However, the layout and strength of the enemy line had been clearly established and the French ‘Chasseurs Alpine’ holding the front line suffered losses as a consequence. The fact that on the 9 Feb 15 posts of 4th Company brought back two wounded French ‘Chasseurs Alpine’, a Sergeant and a Private from the 7th ‘Chasseur à pied’, proved very useful as the information gain from the reconnaissance on the 8 Feb 15 could be verified and our patrols on the 10th and 12th Feb 15 could benefit from invaluable information. The Companies were up to their task and the professionalism and spirit present amongst the officers and soldiers was evident during the patrols and in the individual actions, as illustrated by Lt Lindner who, although wounded in the back and hand, assisted by infantryman Drechsel with covering fire provided by infantryman Ohlinger, both from 3rd Company (1st Bn, 19th RIR), managed to bring back the fatally wounded Corporal Hötzl. On the 12 Feb 15 the Regiment was told that it was to be relieved over the next 2 nights, 12-13th Feb 15. When the Battalions, which had had 5 killed, including 2 officers Capt Bärmann, 8th Company Commander and Lt Lindner from 3rd Company, and many wounded, left the Prussian Brigade its Commander General von Heidborn published the following in his daily orders: “For the departing 19th Regiment which leaves 42nd Cavalry Brigade, I thank all the officers and men for the eminent services that the Regiment has provided in the sector whilst under my command. My best wishes accompany the Regiment and I wish it to be clearly stated in front of the Division and the Brigade so that the senior Regimental Commanders are informed of the value attached to their units contribution.
The 19th RIR was transferred by train from Bollwiller during the night of the 13 Feb 15, and on orders from the General Staff located in their castle at Herlisheim the 1st Bn (19th RIR) was split between Husseren and Eguisheim whilst the 2nd Bn (19th RIR) was split between Herrlisheim and Voegtlingshoffen, a separation that brought the Regiment a few days of rest. However, in the afternoon of the 14 Feb 15 the Adjutant of the Von der Tann Brigade gave the Regiment confidential orders which meant that Army Corps Gaede which included the 8th Bavarian Reserve Division was to be involved in one of the biggest battles in the Vosges.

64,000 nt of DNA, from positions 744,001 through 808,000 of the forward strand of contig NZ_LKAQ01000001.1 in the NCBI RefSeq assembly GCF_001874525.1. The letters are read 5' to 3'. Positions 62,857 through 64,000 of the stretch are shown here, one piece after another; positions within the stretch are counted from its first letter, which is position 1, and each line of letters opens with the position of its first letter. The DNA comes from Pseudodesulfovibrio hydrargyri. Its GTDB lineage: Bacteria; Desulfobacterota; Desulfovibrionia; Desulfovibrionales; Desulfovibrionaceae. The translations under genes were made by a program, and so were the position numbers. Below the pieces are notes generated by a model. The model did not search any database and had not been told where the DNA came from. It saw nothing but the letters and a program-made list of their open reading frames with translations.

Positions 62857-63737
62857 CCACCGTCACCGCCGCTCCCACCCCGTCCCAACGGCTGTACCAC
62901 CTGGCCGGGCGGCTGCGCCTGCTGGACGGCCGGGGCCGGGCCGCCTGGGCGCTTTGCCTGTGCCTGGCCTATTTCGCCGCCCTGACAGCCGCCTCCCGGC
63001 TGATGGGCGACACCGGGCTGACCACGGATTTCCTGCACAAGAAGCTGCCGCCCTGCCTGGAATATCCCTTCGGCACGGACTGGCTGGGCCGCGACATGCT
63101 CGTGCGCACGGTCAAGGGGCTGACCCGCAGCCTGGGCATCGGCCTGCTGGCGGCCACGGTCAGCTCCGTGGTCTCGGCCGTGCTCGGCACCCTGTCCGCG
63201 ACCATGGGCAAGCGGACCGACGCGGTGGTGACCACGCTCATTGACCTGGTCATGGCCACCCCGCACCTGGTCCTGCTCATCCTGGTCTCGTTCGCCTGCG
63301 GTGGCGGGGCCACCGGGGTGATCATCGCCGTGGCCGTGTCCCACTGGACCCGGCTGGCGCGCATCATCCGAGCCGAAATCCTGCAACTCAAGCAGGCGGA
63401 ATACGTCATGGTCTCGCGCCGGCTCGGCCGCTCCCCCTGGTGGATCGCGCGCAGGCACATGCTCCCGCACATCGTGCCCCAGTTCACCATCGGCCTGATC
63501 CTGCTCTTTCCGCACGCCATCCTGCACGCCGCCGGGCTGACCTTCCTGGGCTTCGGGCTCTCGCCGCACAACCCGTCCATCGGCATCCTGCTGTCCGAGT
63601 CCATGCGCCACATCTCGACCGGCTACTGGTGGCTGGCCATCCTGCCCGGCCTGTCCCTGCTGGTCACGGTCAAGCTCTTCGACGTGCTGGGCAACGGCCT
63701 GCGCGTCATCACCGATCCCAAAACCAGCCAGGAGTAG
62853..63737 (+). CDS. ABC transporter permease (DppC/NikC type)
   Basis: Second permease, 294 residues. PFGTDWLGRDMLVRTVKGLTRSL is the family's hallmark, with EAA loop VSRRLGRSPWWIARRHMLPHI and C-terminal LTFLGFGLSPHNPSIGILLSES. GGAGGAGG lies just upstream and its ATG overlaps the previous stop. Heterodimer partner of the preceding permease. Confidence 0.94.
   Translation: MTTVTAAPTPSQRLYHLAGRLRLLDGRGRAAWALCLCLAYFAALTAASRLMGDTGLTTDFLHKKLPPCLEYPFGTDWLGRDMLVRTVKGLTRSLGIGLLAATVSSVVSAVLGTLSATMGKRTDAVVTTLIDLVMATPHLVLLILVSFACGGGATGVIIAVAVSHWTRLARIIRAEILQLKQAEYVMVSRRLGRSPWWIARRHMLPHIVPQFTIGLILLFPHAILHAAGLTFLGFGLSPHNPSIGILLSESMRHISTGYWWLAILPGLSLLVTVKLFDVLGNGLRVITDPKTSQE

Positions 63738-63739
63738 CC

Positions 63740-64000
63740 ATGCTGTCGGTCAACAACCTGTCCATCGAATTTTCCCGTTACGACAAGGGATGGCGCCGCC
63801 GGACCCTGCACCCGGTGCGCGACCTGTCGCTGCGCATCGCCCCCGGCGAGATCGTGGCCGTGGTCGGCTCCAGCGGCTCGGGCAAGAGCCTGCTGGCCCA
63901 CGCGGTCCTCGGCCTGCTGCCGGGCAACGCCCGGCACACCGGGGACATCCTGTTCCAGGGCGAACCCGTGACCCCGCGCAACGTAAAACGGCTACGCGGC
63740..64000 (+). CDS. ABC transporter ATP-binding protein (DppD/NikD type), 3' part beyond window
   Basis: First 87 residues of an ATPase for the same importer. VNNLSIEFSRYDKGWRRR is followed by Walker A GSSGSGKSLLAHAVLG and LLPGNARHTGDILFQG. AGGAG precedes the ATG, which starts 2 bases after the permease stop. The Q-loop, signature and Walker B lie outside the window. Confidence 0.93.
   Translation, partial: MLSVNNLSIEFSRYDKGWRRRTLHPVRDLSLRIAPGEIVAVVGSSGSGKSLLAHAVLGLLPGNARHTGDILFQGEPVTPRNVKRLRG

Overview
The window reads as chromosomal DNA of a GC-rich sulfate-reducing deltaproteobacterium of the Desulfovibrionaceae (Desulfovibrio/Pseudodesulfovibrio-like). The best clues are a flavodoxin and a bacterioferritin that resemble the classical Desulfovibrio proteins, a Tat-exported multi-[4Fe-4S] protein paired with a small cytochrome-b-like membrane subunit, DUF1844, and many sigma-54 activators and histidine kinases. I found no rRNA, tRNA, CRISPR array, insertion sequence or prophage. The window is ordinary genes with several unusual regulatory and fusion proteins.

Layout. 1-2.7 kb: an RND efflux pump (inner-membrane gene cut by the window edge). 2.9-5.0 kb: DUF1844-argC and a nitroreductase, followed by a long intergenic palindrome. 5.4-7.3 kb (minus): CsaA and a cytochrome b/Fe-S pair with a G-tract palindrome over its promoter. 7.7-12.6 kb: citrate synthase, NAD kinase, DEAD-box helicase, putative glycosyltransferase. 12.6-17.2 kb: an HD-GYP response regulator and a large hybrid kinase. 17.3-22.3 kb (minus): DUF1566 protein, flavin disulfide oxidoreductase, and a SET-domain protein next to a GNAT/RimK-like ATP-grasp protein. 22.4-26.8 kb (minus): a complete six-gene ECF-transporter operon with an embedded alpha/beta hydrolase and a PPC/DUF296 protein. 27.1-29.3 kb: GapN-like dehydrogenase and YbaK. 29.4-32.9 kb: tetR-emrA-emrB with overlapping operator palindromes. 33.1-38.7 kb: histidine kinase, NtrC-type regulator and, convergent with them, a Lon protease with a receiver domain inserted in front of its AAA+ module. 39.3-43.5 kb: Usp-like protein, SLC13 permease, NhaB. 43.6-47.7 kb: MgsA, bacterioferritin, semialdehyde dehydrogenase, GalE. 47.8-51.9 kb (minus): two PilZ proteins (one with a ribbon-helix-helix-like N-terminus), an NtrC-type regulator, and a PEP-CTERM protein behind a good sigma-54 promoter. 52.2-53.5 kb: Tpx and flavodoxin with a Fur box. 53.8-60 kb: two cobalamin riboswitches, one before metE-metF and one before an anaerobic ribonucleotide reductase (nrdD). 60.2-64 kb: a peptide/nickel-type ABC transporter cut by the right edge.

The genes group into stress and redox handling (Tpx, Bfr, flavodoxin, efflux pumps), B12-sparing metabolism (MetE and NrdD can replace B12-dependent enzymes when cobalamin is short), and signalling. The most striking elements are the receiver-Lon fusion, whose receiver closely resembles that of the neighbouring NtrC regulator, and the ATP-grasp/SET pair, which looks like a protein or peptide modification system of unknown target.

Monday, December 26, 2011

19th Royal Bavarian Reserve Infantry Regiment – Pt 1

What follows is a translation of part of the 19th Royal Bavarian Reserve Infantry Regiment’s unit history found on the ‘Commune de Breitenbach’ website; whilst not a perfect translation it has served to help my research into the conflict in the Vosges during 1915.


Excerpts form official documents edited from the archives of the Bavarian Army. The 19th Imperial Bavarian Infantry Regiment according to the accounts of former soldiers from this regiment, compiled by two former commanders: Brigadier General Karl Jaud (retired) and Lieutenant Friedrich von Weech (retired) with 17 maps and 94 pictures [not included]. Published in Munich 1933.
19th Royal Bavarian Reserve Infantry Regiment in the Vosges from:
Part 1: 21 Jan to 2 Jun 1915
Part 2: 1 Jul 1915 to 12 Jul 1916

Part 1: 21 Jan to 2 Jun 1915
Translated [from German to French] by Elizabeth Buhl. Translated [from French to English] by Tim Slater.
Neuulm-Augsburg 31 Dec 1914 to 21 Jan 1915
On 28 November 1914 the Bavarian Ministry of War ordered the creation of nine new Infantry Regiments. These Regiments formed from fit volunteers were being raised in case of a protracted conflict against a numerically superior enemy. These Battalions were not intended to be self-contained units but were to be integrated into other Infantry Regiments as a fourth Battalion. Nevertheless on the 22 December 1914 the Ministry of War decided that these Battalions would form Regiments and when combined with other Arms would be the 8th Reserve Bavarian Division. These new Battalions had some advantages. With the exception of the senior commanders the officers and NCO’s were drawn from convalescing soldiers who had the benefit of front line experience. The soldiers were the best available being either battle experienced convalescents or intelligent young men at the end of their education.
Within the framework of the 1st Bavarian Army Corps, an infantry Battalion was created near to each of the four infantry Brigades, two in Munich, a third near the 3rd Brigade at Augsburg and a forth near the 4th Brigade at Neu-Ulm. The two Munich Battalions formed the 18th Bavarian Reserve Infantry Regiment (RIR), whilst the other two Battalions formed the 19th Bavarian Reserve Infantry Regiment (RIR). The Augsburg Battalion became the 1st Bn with the Neu-Ulm Battalion becoming the 2nd Bn. Each Battalion received a Battery of machine guns. Initially each Regiment had only two Battalions.